Dwain's ready for a fun run.
Dwain Chambers is adamant he can forget the past and reproduce his world-class form on his return to Great Britain duty in Malaga today.
He said yesterday: "After the pressure of what I've had to deal with this last two-and-a-half years, this is fun for me."
The disgraced sprinter will wear Norwich Union GB team colours for the first time since returning from a two-year drugs suspension when he competes at the SPAR European Cup.
Chambers, the slate wiped clean after serving his punishment and resolving repayments of prize money received during his period of drug abuse, is confident he can re-establish himself at global level.
The 28-year-old Londoner admits life has not been easy since failing an out-of-competition test for the designer drug tetrahydrogestrinone (THG) on August 1, 2003 and being sidelined.
Chambers makes no secret of the enormity of his offence and damage to personal reputation which has caused him health problems and wrecked what had been a valued lifestyle.
Now the runner, who on Thursday was stripped of the 2002 European 100m title and a share in the UK record, is convinced he can again reach the top echelon.
Indeed, a clocking of 10.07secs just over a fortnight ago at Gateshead in his first race since his ban expired last November, showed he can be successful. His effort at the Norwich Union British Grand Prix saw him top the European rankings, as he came third behind Asafa Powell, who equalled his world record of 9.77secs.
But Chambers believes his performance, while extremely nervous, gives a clear sign there is more to come and he can again become one of the world's best sprinters.
"I've got the experience and that's what stays with me," he said after an about-turn saw him agreeing to speak with the media before the two-day meeting in Malaga. He insisted: "That's all that matters to me. I believe I can do it again. I've been there once, and as I said, I believe I can do it again. That's good enough for me."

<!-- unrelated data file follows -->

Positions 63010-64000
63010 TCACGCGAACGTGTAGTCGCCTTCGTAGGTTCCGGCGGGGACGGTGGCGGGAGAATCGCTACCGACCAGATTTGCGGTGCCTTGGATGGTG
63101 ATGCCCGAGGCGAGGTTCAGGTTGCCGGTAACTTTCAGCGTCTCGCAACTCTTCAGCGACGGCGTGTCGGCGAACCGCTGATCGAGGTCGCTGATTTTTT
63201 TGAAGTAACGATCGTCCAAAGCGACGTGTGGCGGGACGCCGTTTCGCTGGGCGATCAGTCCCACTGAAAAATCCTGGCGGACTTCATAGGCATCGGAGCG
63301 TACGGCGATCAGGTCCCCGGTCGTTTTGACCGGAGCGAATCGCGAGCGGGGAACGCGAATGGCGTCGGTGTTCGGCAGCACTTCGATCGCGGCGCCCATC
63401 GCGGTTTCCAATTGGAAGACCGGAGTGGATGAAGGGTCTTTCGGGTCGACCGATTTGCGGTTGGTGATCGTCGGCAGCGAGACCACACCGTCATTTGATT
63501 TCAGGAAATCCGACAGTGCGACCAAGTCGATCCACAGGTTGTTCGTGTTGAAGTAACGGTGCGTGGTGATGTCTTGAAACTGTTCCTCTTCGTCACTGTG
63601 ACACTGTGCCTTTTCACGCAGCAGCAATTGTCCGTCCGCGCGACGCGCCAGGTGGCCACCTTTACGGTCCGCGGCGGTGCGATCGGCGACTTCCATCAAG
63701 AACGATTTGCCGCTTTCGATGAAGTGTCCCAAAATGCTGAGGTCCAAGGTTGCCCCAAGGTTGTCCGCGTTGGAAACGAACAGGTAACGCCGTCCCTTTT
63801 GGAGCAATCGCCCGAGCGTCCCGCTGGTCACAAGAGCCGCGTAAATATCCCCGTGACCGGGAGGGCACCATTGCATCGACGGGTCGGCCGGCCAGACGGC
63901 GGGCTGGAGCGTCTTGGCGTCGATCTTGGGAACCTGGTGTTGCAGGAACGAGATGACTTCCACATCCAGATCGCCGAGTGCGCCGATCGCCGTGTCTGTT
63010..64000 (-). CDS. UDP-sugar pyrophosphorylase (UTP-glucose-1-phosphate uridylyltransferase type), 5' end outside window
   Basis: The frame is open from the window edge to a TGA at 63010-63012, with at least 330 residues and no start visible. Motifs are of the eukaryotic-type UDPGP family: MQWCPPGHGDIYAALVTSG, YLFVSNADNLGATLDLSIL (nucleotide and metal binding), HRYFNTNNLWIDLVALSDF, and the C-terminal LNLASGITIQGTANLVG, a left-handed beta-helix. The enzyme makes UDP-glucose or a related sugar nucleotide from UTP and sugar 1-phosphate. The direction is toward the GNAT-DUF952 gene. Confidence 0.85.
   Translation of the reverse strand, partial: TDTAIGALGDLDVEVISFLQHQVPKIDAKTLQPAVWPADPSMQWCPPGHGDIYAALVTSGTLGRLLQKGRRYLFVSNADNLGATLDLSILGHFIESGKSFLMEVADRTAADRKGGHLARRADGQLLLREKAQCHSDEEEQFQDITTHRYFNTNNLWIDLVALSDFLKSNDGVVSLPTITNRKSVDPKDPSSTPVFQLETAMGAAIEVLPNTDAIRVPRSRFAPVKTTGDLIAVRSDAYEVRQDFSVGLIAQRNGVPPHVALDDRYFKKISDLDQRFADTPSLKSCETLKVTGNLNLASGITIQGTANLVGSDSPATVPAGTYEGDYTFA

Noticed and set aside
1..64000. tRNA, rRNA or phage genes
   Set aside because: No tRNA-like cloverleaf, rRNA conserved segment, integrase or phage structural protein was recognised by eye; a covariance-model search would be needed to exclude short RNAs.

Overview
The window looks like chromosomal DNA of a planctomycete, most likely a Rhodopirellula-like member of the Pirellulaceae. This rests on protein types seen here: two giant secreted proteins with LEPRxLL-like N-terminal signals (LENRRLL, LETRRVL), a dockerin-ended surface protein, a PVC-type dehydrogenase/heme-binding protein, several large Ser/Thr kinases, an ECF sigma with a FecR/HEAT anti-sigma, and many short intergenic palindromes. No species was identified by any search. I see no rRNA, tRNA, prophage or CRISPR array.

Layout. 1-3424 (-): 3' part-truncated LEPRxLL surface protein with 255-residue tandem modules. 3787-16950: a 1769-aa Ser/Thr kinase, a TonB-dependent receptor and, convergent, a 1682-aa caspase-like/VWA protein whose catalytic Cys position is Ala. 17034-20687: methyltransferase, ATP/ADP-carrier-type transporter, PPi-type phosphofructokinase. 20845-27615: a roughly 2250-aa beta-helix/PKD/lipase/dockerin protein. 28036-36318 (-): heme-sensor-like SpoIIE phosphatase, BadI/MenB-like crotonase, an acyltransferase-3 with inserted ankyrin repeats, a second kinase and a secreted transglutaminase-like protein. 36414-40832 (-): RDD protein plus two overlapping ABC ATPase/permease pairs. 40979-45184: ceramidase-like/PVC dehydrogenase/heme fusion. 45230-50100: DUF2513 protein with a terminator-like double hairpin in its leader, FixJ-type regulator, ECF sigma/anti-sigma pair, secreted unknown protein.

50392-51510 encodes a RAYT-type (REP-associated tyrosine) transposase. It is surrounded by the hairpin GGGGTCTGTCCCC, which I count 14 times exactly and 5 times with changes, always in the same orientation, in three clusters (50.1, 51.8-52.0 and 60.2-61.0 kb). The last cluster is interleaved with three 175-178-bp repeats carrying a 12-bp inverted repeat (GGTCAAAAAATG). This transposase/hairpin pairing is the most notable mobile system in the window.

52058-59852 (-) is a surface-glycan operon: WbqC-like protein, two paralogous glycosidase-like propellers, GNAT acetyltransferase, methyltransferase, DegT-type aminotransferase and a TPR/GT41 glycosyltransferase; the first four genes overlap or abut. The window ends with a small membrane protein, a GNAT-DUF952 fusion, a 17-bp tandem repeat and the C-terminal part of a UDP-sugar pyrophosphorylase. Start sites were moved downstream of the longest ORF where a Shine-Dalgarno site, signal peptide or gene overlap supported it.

Chambers' return after what was a blatant cheating offence has, despite its seriousness, not aroused much criticism that he should have been banned for life.
Many athletes, in particular Paula Radcliffe, firmly believe in life bans.
But she said at the weekend Chambers deserved one more chance because of his honesty in confessing he had cheated longer than at first realised. Now Chambers intends to accept that second chance, although he knows because of the enormity of his offence, he will always remain in the public spotlight for the wrong reasons.
"Can you imagine yourself being out of work for two-and-a-half years not earning any money whatsoever and watching time fly by? That's what it was for me," he said.
"I just had to keep my determination and my head focused as much as possible. "I'm now every bit confident, based on my performance in Gateshead two weeks ago. It just proves all the hard work and determination I've kept during that period, has actually paid off.
Chambers is relishing wearing a British vest with the men's team expected to challenge for top honours while the newly-promoted women's team face a tough fight to retain their Super League status.
"It's been a long time out of the sport and the regime of competition, so for me it's great to be back and a great feeling," he said.